This book asks several ethical and philosophical questions about terrorism, including why terrorism is wrong and why moral condemnations of terrorism are lacking in credibility. The author begins by defining terrorism. The author states that it has been difficult to come to a definition of terrorism because people making the definition have vested political interests. He determines that one of terrorism's main features is that it is "violence directed against innocent people" (5). The author then critiques this definition, discussing whether it is free of subjectivity, and examines what comprises "innocent" people and whether unintentional acts can be terrorism. He also examines what makes terrorism wrong. The author also discusses the idea that only non-governmental organizations can be terrorists. He believes that governments can also be agents of terrorism and writes, "we can see that any inquiry about the moral status of terrorism must widen its scope to include traditional wars" (72).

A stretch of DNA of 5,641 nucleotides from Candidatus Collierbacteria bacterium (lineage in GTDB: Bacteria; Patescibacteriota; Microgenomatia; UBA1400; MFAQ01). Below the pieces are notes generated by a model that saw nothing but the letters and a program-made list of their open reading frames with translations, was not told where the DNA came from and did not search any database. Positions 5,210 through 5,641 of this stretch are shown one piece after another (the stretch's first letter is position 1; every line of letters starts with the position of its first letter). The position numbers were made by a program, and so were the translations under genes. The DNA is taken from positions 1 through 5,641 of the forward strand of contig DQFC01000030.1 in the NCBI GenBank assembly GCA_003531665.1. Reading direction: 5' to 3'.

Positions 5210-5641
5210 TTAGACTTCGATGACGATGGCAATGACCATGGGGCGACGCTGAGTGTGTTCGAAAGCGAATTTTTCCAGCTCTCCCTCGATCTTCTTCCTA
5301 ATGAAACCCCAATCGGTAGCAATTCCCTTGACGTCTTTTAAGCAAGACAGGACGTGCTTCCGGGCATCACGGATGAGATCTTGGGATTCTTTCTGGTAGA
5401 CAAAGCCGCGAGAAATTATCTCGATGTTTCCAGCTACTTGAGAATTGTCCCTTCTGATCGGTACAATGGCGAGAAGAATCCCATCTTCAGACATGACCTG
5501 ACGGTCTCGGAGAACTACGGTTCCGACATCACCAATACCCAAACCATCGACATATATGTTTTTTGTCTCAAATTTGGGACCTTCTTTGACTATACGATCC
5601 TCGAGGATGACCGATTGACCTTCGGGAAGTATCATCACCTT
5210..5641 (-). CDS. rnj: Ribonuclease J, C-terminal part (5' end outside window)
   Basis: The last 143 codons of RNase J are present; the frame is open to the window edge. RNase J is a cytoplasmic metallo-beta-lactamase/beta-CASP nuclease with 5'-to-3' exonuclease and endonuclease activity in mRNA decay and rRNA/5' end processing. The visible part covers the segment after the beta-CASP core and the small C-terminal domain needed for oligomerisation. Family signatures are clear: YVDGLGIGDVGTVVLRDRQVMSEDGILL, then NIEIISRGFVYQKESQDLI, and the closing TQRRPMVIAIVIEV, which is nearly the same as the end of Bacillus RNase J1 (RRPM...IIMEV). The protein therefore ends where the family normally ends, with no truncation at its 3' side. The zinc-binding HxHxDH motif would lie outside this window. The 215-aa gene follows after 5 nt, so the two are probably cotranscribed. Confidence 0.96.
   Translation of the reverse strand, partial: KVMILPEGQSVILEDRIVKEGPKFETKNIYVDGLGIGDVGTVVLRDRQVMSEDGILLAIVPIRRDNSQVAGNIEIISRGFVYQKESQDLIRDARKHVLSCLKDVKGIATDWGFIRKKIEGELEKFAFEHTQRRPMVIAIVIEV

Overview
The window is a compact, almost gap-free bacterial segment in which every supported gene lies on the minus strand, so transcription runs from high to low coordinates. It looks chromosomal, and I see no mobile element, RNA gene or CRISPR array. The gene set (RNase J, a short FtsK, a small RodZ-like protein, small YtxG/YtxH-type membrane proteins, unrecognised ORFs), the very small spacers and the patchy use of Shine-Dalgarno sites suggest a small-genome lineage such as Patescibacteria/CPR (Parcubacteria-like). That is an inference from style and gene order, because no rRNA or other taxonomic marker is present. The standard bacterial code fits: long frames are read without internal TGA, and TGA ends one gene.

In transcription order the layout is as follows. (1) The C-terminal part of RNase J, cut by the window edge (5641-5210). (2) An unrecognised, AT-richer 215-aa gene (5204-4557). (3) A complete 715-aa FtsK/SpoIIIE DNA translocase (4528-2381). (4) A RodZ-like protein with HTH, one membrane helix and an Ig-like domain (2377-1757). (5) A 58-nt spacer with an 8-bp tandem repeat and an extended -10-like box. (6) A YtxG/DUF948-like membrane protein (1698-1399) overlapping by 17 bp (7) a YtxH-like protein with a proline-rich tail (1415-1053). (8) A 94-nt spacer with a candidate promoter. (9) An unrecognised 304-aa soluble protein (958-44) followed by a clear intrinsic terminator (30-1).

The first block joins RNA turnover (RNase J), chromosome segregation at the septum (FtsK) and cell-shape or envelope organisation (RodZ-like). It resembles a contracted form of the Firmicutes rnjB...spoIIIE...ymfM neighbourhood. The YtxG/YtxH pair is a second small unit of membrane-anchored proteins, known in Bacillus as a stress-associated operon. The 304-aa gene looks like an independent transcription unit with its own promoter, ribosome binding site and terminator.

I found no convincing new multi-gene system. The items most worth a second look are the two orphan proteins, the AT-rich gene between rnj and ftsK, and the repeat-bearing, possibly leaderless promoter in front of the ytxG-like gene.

The author then goes on to show why moral condemnations of terrorism lack credibility from the point of view of utilitarian theory, political realism, and other schools of thought. He also uses Michael Waltzer's book Just and Unjust Wars to examine the idea that proponents of the just war theory condemn terrorism while approving of killing people in other situations, such as through collateral damage. The author then advocates the idea that it is always wrong to kill or attack civilians in war and that we cannot condemn terrorism unless we condemn all attacks on civilians. The author condemns the idea that "collateral damage," or the unintentional killing of civilians, is permissible by showing that the focus on intent is not relevant. In other words, people can be guilty of killing others even when it's not intentional.